Pin Me

Ethics of Genetic Testing – Many Questions Remain Unanswered

written by: •edited by: Leigh A. Zaykoski•updated: 6/30/2008

Questions about genetic testing continue to be a topic of high debate for ethical reasons and affect the scientific community.

  • slide 1 of 1

    When you hear the term genetic testing it immediately brings to mind the debates over ethics surrounding the topic. Controversies over genetic manipulation, testing and procedures that have long been and continue to be debated because of ethical and scientific concern. The general concept of genetic testing involves the direct examinations of DNA molecules. This is done by a scientist who scans a DNA sample from a patient and detects any mutated sequences.

    There are two main types of genetic testing:

    1.      Designing short pieces or probes of DNA that contain complementary sequences to other mutated sequences of the DNA. The probes look for the complementary sequence in the base pair of a person’s genome. If the mutated sequence is detected, the DNA probe will be able to bind it and therefore flag the mutation.

    2.      Comparing the DNA base sequences of patient’s genes to that of a healthy person’s genes.


    Questions that have caused a great debate with genetic testing and continue to remain unanswered include:

    1.      Absence of a cure: There is a lack of treatment and preventative measures for a lot of diseases and conditions that are now being diagnoses and predicted through genetic testing.

    2.      Ownership of genetic information: Who will be able to control and own the genetic information, including information about gene products or characteristics that are inherited and derived from an individual. There is a possibility of a divide in genetics and it can pose a risk for minority populations who do not have access to genetic testing.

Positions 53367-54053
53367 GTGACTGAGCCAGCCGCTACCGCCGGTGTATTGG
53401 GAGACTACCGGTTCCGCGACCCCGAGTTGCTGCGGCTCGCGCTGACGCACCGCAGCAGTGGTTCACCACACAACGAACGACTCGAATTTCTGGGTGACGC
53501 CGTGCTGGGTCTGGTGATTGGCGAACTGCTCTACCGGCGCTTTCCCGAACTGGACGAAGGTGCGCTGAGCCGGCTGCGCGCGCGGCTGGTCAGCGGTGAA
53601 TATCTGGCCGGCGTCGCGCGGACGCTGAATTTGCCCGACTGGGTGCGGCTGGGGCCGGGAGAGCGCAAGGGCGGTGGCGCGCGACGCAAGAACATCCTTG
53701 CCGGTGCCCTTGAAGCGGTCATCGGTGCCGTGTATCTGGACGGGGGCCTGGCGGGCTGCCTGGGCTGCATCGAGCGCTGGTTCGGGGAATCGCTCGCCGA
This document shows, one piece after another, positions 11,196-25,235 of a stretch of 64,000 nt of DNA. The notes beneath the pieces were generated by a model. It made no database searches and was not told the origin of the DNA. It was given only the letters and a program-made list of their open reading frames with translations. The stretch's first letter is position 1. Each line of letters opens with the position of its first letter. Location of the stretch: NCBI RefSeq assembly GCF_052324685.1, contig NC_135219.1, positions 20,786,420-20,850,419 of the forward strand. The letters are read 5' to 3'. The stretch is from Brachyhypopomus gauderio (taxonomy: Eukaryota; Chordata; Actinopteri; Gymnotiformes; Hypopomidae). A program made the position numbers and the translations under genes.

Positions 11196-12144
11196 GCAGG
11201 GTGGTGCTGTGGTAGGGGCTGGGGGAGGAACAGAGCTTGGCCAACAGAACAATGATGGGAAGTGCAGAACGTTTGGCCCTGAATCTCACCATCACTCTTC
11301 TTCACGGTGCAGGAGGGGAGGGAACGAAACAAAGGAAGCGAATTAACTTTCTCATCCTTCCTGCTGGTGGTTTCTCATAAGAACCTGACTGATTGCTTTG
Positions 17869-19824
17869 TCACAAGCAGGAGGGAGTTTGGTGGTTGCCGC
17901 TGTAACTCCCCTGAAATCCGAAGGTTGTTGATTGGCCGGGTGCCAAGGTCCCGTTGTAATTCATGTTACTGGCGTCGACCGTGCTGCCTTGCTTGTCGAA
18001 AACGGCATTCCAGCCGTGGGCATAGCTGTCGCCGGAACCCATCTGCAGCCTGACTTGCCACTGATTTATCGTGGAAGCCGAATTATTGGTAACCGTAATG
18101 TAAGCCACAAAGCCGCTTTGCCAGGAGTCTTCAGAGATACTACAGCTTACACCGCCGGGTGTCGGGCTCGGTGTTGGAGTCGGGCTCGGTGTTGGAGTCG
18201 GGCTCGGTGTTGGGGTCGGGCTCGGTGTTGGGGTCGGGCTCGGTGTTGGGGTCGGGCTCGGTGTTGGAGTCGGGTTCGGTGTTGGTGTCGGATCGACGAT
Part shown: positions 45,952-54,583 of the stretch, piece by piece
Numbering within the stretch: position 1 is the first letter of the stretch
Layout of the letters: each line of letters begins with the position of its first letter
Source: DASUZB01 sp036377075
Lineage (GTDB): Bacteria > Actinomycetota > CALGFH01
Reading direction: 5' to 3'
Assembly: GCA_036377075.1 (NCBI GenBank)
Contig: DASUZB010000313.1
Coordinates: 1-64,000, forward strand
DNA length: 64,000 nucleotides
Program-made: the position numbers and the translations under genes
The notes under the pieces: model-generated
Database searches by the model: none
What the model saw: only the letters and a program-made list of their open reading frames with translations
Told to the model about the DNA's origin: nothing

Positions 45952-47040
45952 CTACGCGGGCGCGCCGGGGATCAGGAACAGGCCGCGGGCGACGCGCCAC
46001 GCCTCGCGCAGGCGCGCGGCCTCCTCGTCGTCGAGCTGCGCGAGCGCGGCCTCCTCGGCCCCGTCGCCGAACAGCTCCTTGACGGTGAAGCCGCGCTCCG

3.      Reproductive issues: These issues include the use of the information derived from genetic testing that can result in reproductive decision making and the possibility of altering genetic information that can be passed on to future generations. Human cloning is an ongoing debate of ethical proportions.

    4.      Clinical issues: These clinical issues revolve around the capabilities and limitations of the health service providers and doctors, the people identified with the genetic conditions and the public that deals with the genetic data.

    5.      Effects on social institutions: Since genetic tests seem to reveal certain information about individuals, the results of these tests can affect the way the family and society respond.

    6.      Conceptual implications: These include both philosophical and conceptual implications that are regarding the responsibility of humans and the basic concepts of determinism of health and disease.